The Identity Crisis of Osteoarthritis in General Practice: A Qualitative Study Using Video-Stimulated Recall

Ann Fam Med. 2015 Nov;13(6):537-44. doi: 10.1370/afm.1866.


Purpose: Patients and doctors report marked disenchantment with primary care consultation experiences relating to osteoarthritis. This study aimed to observe and analyze interactions between general practitioners (GPs) and patients presenting with osteoarthritis (OA) to identify how to improve care for OA.

Methods: We conducted an observational study in general practices in the United Kingdom using video-recorded real-life consultations of unselected patients and their GPs. Postconsultation interviews were conducted using video-stimulated recall. Both consultations and interviews were analyzed thematically.

Results: Three key themes were identified in an analysis of 19 OA consultations and the matched GP and patient interviews: complexity, dissonance, and prioritization. The topic of osteoarthritis arises in the consultation in complex contexts of multimorbidity and multiple, often not explicit, patient agendas. Dissonance between patient and doctor was frequently observed and reported; this occurred when GPs normalized symptoms of OA as part of life and reassured patients who were not seeking reassurance. GPs used wear and tear in preference to osteoarthritis or didn't name the condition at all. GPs subconsciously made assumptions that patients did not consider OA a priority and that symptoms raised late in the consultation were not troublesome.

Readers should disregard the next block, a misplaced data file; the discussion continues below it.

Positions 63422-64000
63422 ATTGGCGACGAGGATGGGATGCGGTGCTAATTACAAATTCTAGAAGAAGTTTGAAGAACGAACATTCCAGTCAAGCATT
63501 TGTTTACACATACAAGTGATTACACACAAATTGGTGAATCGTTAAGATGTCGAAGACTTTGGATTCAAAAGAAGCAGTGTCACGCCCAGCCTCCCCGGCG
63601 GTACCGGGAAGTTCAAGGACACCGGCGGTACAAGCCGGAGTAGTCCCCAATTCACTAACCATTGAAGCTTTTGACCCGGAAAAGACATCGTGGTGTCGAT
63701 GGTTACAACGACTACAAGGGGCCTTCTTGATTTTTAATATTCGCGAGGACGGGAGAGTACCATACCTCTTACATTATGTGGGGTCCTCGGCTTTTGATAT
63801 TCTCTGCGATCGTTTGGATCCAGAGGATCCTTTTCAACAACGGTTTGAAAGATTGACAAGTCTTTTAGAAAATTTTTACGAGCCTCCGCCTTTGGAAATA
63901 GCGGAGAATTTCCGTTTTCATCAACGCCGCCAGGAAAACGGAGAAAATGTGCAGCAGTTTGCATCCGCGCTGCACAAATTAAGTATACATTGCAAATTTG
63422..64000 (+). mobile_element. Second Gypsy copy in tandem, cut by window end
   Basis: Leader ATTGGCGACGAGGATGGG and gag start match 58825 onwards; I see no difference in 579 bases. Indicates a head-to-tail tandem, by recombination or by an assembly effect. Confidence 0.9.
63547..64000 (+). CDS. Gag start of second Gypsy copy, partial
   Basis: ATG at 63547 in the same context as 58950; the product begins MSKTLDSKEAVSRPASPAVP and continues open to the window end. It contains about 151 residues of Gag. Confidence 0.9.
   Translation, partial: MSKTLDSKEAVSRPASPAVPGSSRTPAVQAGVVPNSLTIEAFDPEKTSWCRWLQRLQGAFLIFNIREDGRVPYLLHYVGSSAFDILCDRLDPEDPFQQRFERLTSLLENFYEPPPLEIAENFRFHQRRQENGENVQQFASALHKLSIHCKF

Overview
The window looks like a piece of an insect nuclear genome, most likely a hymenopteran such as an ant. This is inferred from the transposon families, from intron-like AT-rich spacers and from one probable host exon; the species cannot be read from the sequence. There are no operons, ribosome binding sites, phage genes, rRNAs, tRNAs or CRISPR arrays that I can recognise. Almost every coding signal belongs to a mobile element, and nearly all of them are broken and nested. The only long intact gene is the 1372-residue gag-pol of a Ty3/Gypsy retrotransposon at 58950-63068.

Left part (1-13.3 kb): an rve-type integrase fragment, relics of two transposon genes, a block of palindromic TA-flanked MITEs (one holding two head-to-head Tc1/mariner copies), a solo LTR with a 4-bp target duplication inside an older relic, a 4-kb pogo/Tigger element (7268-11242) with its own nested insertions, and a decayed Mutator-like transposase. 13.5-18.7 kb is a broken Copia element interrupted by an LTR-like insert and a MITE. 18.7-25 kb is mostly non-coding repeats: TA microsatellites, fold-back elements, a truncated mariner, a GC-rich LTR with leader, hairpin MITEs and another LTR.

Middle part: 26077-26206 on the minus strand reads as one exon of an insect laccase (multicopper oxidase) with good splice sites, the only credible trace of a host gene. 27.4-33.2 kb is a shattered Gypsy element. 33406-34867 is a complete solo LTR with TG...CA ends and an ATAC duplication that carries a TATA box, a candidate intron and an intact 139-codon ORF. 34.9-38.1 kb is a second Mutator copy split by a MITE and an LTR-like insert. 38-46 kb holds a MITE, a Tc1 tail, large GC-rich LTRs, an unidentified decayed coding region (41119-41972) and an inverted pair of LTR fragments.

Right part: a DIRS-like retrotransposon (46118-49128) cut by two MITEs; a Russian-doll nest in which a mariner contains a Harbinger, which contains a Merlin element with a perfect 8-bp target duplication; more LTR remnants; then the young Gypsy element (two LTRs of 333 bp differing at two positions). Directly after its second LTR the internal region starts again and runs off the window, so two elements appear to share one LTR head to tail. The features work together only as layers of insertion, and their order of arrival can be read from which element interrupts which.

Conclusions: The lack of a clear illness profile results in confusion between patients and doctors about what OA is and its priority in the context of multimorbidity. This study highlights generic communication issues regarding the potential negative consequences of unsought reassurance and the importance of validation of symptoms and raises new arguments for tackling OA's identity crisis by developing a clearer medical language with which to explain OA.

Keywords: arthralgia; clinic visits; diagnosis; multiple morbidities; osteoarthritis; physician-patient relations; primary care; prognosis.

Publication types

  • Observational Study
  • Research Support, Non-U.S. Gov't

MeSH terms

  • Aged
  • Aged, 80 and over
  • Attitude of Health Personnel*
  • Female
  • General Practice
  • General Practitioners / psychology*
  • Humans
  • Male
  • Mental Recall
  • Middle Aged
  • Osteoarthritis / psychology*
  • Patient Satisfaction*
  • Physician-Patient Relations*
  • Qualitative Research
  • Referral and Consultation
  • United Kingdom
  • Video Recording